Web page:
“Would I be so bold if the repercussions is what Daniel faced in being fed to lions?” he asked. “In reality, any courage I’ve shown will lead to some small suffering and will lead to some people never liking me. That could be God’s will. If I constantly remind myself of the hardships that saints went through, especially the martyrs and their persecution, it makes it all seem not so bad. For if Heaven is our goal, we should embrace our cross however large or small it may be and live our life for joy to be a bold witness for Christ." 

Butker hopes others will be “unapologetic” in their Catholic faith and “never be afraid to speak out for truth, even when it goes against the loudest voices.”

Addressing graduates at the Catholic college in Kansas earlier this month, Butker criticized President Joe Biden, a professing Catholic, for supporting policies that expand access to abortion despite the Catholic Church's firm opposition to the procedure. 

Butker also criticized in-vitro fertilization, surrogacy, euthanasia, "degenerate cultural values" and "dangerous gender ideologies."

He also made comments directed at women in the audience, suggesting that "the majority of you are most excited about your marriage and the children you will bring into this world" instead of any career developments. He discussed how his wife gave up her career to be a stay-at-home mother.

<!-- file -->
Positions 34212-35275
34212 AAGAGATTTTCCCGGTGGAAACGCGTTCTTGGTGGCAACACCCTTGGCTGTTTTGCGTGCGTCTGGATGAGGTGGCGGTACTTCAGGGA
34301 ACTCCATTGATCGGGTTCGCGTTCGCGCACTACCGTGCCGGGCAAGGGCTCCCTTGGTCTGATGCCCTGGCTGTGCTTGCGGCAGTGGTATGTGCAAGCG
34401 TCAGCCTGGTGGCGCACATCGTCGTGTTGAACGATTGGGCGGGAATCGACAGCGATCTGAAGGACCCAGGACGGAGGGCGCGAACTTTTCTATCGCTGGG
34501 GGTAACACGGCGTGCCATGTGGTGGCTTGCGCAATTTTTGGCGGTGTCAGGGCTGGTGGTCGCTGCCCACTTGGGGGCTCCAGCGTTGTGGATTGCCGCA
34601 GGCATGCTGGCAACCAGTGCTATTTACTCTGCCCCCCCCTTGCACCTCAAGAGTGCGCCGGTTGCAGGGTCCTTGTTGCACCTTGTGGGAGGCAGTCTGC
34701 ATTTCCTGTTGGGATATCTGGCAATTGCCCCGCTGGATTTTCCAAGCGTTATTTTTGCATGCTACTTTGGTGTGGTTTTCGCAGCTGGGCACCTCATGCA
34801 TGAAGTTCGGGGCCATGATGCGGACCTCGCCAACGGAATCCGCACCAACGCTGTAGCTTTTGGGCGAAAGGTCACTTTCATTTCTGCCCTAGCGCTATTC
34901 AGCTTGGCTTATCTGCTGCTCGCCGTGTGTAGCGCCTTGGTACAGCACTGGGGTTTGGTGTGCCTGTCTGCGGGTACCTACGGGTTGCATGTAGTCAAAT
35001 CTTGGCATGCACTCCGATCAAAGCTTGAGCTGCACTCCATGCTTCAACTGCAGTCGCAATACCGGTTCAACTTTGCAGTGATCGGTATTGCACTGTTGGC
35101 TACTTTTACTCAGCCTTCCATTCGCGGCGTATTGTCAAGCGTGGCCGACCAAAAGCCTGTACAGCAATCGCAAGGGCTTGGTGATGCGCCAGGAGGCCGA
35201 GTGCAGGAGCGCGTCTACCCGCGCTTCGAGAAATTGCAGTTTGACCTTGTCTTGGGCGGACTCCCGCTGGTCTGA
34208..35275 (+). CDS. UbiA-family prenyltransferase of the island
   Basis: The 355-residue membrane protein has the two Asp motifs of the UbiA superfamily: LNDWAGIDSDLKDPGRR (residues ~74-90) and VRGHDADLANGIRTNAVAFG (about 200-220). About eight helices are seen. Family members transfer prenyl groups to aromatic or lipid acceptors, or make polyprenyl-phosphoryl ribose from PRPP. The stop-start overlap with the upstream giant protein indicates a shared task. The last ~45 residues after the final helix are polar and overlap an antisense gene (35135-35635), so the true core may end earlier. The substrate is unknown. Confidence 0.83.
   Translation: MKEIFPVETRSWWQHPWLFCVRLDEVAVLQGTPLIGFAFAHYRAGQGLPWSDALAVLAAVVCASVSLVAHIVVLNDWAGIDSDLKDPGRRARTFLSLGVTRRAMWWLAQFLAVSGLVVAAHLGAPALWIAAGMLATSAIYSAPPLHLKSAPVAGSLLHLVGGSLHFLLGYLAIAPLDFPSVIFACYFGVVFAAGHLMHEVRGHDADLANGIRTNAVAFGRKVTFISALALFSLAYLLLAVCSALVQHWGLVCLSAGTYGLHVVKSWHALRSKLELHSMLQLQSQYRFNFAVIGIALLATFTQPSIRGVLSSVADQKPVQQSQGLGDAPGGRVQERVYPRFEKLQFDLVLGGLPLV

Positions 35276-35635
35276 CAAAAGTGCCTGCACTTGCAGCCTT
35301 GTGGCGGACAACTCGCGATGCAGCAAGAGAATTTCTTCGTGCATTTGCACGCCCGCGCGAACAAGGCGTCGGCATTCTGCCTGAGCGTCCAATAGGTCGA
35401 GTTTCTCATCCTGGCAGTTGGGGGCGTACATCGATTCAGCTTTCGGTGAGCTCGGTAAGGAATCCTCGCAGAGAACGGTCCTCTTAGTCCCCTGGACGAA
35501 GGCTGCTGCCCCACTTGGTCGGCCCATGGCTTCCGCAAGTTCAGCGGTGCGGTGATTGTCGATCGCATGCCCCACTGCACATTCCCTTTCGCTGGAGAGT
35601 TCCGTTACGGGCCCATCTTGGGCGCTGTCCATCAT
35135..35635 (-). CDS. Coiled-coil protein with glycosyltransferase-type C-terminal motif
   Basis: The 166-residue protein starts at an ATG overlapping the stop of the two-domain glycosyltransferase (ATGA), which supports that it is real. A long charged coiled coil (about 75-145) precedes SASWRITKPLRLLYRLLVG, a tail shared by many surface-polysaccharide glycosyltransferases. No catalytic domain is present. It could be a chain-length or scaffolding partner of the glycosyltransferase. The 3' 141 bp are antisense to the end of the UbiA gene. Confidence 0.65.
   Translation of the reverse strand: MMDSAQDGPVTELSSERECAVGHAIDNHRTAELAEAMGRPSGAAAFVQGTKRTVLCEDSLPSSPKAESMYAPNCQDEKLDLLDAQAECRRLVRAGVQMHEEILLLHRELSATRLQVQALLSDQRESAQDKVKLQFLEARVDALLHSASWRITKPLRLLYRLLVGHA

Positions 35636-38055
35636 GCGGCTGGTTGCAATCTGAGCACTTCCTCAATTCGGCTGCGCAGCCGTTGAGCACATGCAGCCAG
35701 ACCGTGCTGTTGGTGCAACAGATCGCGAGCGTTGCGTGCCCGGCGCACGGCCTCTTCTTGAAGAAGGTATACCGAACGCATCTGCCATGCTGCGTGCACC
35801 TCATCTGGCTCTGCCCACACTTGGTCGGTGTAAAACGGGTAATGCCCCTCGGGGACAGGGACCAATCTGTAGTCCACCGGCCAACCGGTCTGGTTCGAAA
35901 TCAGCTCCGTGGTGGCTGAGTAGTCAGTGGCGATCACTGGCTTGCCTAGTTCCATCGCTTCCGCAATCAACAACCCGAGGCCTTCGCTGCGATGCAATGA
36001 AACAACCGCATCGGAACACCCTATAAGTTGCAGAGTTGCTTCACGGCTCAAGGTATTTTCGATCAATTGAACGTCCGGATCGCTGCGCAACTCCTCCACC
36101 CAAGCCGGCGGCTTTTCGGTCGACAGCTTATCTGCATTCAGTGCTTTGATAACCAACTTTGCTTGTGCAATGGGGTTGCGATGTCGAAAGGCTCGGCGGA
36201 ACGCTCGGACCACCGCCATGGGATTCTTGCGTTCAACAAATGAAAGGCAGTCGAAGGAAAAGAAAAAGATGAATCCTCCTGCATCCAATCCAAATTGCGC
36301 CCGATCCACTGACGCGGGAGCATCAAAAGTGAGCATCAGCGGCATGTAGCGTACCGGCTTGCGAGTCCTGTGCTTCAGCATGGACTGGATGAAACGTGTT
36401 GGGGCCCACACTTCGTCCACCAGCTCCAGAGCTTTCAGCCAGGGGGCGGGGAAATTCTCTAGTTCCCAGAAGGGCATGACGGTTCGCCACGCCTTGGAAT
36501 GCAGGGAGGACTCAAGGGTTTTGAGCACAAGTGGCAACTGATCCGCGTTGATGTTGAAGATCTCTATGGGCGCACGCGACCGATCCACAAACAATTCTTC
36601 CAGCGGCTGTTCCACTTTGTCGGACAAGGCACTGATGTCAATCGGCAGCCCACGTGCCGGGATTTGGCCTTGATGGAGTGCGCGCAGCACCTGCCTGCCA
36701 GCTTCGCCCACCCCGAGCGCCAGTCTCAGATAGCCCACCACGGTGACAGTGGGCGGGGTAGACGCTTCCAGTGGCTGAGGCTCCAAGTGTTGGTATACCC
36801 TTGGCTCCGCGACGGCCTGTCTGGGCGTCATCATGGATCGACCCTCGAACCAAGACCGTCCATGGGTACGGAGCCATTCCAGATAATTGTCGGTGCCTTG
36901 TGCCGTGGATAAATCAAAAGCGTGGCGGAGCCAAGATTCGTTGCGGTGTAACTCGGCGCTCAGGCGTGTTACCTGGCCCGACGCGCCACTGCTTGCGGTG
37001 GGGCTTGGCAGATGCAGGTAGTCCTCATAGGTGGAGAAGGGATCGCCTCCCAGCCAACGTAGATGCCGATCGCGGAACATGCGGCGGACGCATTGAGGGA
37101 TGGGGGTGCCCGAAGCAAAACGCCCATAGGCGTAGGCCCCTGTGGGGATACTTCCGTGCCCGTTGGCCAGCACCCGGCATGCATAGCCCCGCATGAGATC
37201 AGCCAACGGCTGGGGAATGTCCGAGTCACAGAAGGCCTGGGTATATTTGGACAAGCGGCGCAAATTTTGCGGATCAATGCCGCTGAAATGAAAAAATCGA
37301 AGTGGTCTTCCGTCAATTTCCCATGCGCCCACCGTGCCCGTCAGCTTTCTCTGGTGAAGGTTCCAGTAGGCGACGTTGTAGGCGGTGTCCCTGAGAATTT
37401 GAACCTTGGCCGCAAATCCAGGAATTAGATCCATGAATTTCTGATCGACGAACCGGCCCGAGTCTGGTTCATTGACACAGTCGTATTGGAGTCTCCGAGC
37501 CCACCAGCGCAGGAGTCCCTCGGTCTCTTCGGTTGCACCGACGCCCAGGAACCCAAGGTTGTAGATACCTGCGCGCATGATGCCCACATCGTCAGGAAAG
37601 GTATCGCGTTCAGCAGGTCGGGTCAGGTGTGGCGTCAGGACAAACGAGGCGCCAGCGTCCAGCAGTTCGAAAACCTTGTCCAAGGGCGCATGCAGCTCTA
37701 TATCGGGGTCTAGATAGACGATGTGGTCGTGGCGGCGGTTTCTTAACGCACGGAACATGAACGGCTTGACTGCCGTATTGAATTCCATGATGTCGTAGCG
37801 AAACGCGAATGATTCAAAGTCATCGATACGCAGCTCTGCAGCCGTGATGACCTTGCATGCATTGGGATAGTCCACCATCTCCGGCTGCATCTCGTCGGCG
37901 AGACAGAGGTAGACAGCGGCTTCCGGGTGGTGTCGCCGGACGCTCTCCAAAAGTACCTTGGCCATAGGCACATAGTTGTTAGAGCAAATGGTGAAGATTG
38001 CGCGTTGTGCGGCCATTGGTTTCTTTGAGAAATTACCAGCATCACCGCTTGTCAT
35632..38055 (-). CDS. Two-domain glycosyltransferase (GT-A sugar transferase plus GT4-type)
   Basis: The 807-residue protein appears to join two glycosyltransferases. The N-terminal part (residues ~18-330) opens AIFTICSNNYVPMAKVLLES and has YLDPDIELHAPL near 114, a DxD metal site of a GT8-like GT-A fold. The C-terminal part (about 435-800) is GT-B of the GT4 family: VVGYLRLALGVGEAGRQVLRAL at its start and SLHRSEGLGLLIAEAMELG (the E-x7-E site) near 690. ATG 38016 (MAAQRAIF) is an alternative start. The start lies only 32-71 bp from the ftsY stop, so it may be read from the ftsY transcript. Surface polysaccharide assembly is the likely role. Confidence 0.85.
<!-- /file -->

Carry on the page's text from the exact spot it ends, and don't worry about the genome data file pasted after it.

Those who oppose the nature of Butker’s comments have launched an online petition backed by over 225,000 supporters calling on the NFL and the Chiefs to release Butker over his "sexist, homophobic, anti-trans, anti-abortion and racist" views. 

Speaking with the press on Wednesday, Chiefs quarterback Patrick Mahomes said that while he doesn’t agree with Butker’s comments, he judges his longtime teammate based on the "character that he shows every single day."

"And that's a good person," Mahomes said, describing Butker as "someone who cares about the people around him, cares about his family and wants to make a good impact in society."

"When you're in the locker room, there's a lot of people from a lot of different areas of life, and they have a lot of different views on everything, and we're not always going to agree," he added. "There are certain things that he said that I don't necessarily agree with, but I understand the person that he is, and he's trying to do whatever he can to lead people in the right direction."

Head coach Andy Reid offered similar thoughts Wednesday, saying players are entitled to their opinions. 

"I didn't talk to him about this, didn't think we needed to," Reid said. "We're a microcosm of life here by serving different areas, different religions, different races and so we all get along, we all respect each other's opinions and not necessarily do we go by those but … we respect everybody to have a voice." 

NFL Commissioner Roger Goodell spoke about Butker's comments earlier this week.

"We have over 3,000 players. We have executives around the league. They have diversity of opinions and thoughts just like America does. That's something we treasure," the commissioner said.